Robert Capa would have turned a hundred this year.
Born in Hungary as Endre Ernő Friedmann, he later moved to Berlin before leaving for the USA shortly after - him being a Jew and a communist in emerging national-socialist Germany.
His black & white pictures have gained worldwide diffusion and, together with those by Cartier-Bresson, they’ve come to identify the Magnum “brand” tout court - for the mass audience, at least. His centenary will be celebrated all over the world with a series of events.
The exhibition Capa in Color, which opens next 31st January at New York’s ICP, marks the first ever collection of his photographs in colour - taken between the 1940s and his death in Indochina, in 1954. The emerging use of colour in illustrated magazines led him to flank black & white with Kodachrome films, often in medium format.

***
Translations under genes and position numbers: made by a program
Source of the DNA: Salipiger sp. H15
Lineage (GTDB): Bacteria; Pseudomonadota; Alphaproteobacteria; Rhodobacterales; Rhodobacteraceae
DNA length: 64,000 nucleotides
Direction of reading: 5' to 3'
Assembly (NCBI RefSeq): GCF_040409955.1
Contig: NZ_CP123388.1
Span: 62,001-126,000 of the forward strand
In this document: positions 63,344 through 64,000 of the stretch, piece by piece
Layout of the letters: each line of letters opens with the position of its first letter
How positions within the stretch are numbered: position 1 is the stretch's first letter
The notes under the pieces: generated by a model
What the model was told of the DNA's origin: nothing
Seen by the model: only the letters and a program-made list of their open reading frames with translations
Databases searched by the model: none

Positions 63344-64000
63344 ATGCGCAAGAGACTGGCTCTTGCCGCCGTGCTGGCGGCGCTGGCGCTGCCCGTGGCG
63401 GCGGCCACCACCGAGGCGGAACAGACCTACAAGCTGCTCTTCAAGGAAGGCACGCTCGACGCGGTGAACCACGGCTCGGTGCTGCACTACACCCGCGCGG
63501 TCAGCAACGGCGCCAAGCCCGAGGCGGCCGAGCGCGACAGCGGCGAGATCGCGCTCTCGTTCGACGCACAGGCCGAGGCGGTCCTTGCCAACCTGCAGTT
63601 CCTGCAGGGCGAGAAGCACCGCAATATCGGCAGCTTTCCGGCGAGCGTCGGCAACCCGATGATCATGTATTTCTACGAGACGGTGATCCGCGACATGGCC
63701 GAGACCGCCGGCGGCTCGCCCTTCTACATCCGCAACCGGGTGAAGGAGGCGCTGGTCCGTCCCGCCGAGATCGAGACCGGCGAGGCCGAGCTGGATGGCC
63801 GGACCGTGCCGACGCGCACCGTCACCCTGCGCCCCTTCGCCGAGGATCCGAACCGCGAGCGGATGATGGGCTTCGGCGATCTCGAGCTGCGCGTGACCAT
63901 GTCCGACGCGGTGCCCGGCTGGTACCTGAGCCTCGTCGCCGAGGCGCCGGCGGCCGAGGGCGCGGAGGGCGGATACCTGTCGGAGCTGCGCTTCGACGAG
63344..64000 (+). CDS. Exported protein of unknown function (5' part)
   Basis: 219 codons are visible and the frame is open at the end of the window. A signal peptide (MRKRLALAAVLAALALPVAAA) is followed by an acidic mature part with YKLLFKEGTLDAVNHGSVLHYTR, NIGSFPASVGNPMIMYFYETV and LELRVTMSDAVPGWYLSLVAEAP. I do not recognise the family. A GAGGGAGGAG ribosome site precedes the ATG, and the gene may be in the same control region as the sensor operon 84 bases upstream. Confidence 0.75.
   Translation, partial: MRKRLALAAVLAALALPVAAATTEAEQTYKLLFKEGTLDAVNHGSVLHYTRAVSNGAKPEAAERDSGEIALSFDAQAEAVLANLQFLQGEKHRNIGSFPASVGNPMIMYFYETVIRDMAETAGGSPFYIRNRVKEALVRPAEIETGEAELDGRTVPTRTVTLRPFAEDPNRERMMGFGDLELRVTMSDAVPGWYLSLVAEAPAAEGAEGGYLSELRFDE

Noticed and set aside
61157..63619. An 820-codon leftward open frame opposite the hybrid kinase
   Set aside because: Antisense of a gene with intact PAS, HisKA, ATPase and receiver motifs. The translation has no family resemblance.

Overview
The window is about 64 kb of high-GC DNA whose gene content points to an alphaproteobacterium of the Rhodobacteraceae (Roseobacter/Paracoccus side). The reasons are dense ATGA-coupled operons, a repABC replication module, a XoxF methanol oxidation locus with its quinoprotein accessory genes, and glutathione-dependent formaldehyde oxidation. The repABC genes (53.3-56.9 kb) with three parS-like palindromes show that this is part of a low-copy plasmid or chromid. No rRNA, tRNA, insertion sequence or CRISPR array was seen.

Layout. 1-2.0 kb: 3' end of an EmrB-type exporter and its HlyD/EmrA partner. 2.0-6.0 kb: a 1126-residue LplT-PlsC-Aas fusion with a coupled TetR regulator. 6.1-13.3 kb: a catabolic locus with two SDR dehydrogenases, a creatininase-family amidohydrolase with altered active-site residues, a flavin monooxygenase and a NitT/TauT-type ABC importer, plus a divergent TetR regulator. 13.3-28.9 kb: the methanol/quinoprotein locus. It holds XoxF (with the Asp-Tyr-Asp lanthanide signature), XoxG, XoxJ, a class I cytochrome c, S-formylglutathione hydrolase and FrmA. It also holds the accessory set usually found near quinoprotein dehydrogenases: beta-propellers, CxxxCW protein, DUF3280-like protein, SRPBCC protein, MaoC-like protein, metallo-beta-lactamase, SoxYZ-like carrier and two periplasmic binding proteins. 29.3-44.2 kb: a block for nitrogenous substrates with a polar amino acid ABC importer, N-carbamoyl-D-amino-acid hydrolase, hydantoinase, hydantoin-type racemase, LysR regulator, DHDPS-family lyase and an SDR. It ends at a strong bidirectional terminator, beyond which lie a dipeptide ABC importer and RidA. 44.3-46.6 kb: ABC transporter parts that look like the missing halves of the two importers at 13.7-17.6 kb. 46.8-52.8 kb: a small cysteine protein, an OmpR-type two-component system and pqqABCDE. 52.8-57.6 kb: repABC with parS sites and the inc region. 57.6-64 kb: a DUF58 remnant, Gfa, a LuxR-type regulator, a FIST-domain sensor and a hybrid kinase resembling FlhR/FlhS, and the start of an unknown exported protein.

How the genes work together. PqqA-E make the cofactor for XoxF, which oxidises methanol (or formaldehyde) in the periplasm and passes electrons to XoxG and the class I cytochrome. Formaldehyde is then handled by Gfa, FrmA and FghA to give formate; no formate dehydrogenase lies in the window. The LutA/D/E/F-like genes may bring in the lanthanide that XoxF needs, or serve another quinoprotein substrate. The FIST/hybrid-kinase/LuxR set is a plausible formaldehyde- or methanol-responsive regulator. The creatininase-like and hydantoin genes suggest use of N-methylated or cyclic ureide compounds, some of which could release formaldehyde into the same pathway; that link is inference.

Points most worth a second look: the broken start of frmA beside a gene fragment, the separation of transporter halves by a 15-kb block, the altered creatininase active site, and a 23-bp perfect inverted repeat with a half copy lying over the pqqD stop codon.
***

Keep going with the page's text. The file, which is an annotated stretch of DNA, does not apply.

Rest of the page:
Subsequently, Capa will use colour to depict the Soviet Union, the rising state of Israel, Hungary, the mundane élite in Rome and Paris, celebrities of the era and many of his actor friends.
This exhibition gives us back the pictures of one of the greatest photographers of all times. It captures Capa during the transition of the media industry to colour, in a world that had just overcome war and was in search of a new type of sensibility.
Capa in Color, until May 4, 2014.
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